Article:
The main results of this study are that simple anthropometric indicators can be used to predict fatty liver disease and that we reclassified the risk factors for MAFLD. However, our nomogram is only suitable for a those with a BMI of ≥24 and a WC of ≥ 90 cm or more in men or 80 cm or more in women. If these requirements are not met, and the risk of fatty liver is considered great, the patient can be reminded to check whether there are co-occurring metabolic diseases, such as diabetes, to rule out MAFLD. Even though the discriminability of our model was not as high as a previous model,23,24 it allows a preliminary assessment of MAFLD based on simple measurements of BMI and WC in people who are overweight. The nomogram presented here is a new, promising, and simple method for prediction of MAFLD.

There are several limitations in our study. First, the sample size was limited, even though this was a retrospective study of patients at three centers. Second, we did not use liver biopsy as the gold standard, and LiSA can only screen for significant steatosis (≥10%). Third, some patients were excluded because of missing data, and may have led to some bias. Finally, the subjects selected in our sample were overweight, so our results are not applicable to the general population. Application of this approach to the general population is a topic of our forthcoming research. Overall, overweight and obesity are major worldwide public health challenges for the 21st Century. Our study used WC and BMI to establish a risk-stratified nomogram that screens for the risk of MAFLD in overweight or obese populations. For high-risk subjects, early lifestyle interventions may help to reduce the risk of adverse outcomes.

Supporting information

Supplementary Fig. 1

CONSORT diagram for the development and validation cohorts, showing subjects assessed (September 2020 to June 2021), eliminated, and selected for inclusion.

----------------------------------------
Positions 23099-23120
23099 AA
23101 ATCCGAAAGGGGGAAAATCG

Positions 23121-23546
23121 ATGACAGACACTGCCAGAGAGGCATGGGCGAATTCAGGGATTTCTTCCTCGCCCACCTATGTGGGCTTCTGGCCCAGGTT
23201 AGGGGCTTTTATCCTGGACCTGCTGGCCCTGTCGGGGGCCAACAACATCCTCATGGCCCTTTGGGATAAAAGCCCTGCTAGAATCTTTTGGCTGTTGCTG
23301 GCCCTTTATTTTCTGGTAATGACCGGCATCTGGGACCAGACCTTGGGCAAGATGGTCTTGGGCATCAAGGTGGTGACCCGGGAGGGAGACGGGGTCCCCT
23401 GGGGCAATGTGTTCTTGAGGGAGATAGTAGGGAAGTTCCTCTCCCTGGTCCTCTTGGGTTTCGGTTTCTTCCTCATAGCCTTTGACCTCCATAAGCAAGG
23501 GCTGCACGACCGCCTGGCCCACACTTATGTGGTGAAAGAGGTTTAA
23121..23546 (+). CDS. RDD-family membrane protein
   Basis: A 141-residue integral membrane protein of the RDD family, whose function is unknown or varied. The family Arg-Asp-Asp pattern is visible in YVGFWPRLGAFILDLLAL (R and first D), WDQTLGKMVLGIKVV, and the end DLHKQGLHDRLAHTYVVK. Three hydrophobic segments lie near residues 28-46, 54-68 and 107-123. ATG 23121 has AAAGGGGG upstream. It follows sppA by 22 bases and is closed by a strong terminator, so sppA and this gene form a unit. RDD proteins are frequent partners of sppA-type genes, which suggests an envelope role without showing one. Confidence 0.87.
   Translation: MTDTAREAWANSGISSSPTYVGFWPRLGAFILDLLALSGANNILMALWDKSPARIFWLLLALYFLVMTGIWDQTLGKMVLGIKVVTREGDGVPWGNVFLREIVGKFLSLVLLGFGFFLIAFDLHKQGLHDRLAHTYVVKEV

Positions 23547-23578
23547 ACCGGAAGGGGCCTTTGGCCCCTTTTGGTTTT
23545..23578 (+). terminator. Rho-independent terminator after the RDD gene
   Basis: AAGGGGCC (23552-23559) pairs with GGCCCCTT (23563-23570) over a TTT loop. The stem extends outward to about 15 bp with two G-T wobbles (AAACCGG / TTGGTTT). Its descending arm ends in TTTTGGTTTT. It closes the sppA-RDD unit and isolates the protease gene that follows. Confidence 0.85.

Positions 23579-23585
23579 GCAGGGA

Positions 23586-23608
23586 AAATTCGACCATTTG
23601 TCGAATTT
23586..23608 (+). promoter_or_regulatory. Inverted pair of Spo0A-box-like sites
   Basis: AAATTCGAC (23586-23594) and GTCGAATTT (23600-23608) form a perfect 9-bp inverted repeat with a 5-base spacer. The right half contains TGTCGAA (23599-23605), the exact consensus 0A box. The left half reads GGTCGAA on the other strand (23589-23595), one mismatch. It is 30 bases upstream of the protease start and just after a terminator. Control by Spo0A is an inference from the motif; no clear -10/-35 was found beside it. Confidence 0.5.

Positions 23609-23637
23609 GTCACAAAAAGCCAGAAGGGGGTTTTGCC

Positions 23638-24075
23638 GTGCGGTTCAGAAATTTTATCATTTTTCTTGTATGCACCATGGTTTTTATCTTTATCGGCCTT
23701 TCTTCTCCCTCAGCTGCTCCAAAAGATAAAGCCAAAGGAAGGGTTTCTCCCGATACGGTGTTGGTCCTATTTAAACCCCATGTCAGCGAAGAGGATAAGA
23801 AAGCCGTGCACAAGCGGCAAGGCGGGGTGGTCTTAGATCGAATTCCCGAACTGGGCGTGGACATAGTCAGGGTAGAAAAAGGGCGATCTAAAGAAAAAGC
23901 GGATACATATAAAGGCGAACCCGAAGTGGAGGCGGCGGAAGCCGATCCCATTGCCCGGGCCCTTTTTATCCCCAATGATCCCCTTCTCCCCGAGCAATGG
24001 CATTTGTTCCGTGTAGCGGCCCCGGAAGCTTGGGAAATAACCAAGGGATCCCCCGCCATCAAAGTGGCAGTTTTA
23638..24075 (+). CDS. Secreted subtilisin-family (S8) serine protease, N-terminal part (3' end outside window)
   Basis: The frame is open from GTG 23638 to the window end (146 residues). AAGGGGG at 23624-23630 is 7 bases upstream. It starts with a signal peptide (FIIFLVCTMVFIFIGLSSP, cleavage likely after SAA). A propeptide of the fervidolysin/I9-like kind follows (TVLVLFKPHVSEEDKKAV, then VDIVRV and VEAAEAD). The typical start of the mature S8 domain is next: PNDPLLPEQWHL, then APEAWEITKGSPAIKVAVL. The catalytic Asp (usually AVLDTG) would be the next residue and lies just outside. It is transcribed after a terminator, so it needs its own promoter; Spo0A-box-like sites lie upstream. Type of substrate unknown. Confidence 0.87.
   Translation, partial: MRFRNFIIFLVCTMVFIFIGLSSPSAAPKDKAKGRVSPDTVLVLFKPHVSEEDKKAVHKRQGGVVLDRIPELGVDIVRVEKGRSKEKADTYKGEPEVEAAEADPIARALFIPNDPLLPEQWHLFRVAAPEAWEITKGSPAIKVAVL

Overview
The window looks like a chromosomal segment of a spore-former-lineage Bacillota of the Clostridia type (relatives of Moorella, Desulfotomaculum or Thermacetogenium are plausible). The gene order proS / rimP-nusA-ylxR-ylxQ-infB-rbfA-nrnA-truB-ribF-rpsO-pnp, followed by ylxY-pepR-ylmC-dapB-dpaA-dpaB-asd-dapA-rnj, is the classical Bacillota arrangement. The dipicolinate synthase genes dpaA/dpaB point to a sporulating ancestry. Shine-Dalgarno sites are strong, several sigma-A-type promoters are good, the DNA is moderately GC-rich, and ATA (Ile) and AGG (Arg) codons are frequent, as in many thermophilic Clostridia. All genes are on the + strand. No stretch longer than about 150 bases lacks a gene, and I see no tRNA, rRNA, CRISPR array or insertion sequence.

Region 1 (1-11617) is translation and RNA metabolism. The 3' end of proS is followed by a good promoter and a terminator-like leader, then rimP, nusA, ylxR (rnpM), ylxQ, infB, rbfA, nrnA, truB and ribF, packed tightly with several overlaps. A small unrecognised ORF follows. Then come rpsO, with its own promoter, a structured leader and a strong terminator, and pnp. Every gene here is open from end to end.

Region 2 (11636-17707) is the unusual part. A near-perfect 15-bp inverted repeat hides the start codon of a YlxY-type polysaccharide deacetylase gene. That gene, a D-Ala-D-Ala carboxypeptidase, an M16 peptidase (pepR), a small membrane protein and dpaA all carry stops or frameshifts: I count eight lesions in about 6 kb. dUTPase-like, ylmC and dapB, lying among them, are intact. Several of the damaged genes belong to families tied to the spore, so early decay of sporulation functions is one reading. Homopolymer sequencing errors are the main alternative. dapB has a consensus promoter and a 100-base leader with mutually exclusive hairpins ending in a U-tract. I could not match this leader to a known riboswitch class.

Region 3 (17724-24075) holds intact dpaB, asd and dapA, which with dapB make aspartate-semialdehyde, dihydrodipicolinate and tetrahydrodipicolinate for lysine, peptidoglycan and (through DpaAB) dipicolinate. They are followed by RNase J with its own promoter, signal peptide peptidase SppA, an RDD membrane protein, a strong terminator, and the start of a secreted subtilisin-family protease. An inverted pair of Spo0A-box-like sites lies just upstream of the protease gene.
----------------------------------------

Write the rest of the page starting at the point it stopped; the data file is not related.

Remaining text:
Supplementary Fig. 2

Random forest plot of variables with the greatest importance.

BCM, body cell mass; BMC, bone mineral content; BMI, body mass index; BMR, basal metabolic rate. ECW, extracellular water; FFM, fat-free mass; ICW, intracellular water; PBF, percent body fat; SLM, soft lean mass; SMM, skeletal muscle mass; TBW, total body water; VFA, visceral fat area; WC, waist circumference.


Supplementary Fig. 3

Calibration curves for predicting fatty liver.

(A) In the development and the (B) validation cohorts. Y-axis, actual fatty liver probability; X-axis, predicted fatty liver risk; black diagonal line, reference line (ideal nomogram).




alkaline phosphatase


alanine aminotransferase


aspartate aminotransferase


body cell mass


bioelectrical impedance analysis


bone mineral content


body mass index


basal metabolic rate


controlled attenuation parameter


category-free net reclassification improvement


confidence interval


extracellular water


fat-free mass


gamma-glutamyl transpeptidase


high-density lipoprotein cholesterol


intracellular water


integrated discrimination improvement


low-density lipoprotein cholesterol


liver ultrasound attenuation


metabolic associated fatty liver disease


percent body fat


soft lean mass


skeletal muscle mass


total body water


visceral fat area


waist circumference



Thanks for the support and help of our D.team of ultrasound department Shenzhen People’s Hospital.

Data sharing statement

No additional data are available.


This project was supported by Commission of Science and Technology of Shenzhen (GJHZ20200731095401004).

Conflict of interest

The authors have no conflict of interests related to this publication.

Authors’ contributions

Study concept and design (DS, QG, JX), acquisition of data (DS, MC, GH, ML), analysis and interpretation of data (DS, SB, XL, ML), drafting of the manuscript (DS, MC), critical revision of the manuscript for important intellectual content (FD, QG), administrative, technical, or material support, study supervision (JX, FD). All authors have read and approved the manuscript and had access to the study data.


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  • Journal of Clinical and Translational Hepatology
  • pISSN 2225-0719
  • eISSN 2310-8819
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Development and Validation of a Nomogram for Prediction of the Risk of MAFLD in an Overweight and Obese Population

Di Song, Qian Ge, Ming Chen, Song Bai, Xiaoshu Lai, Gege Huang, Mengmeng Liu, Miaofang Lin, Jinfeng Xu, Fajin Dong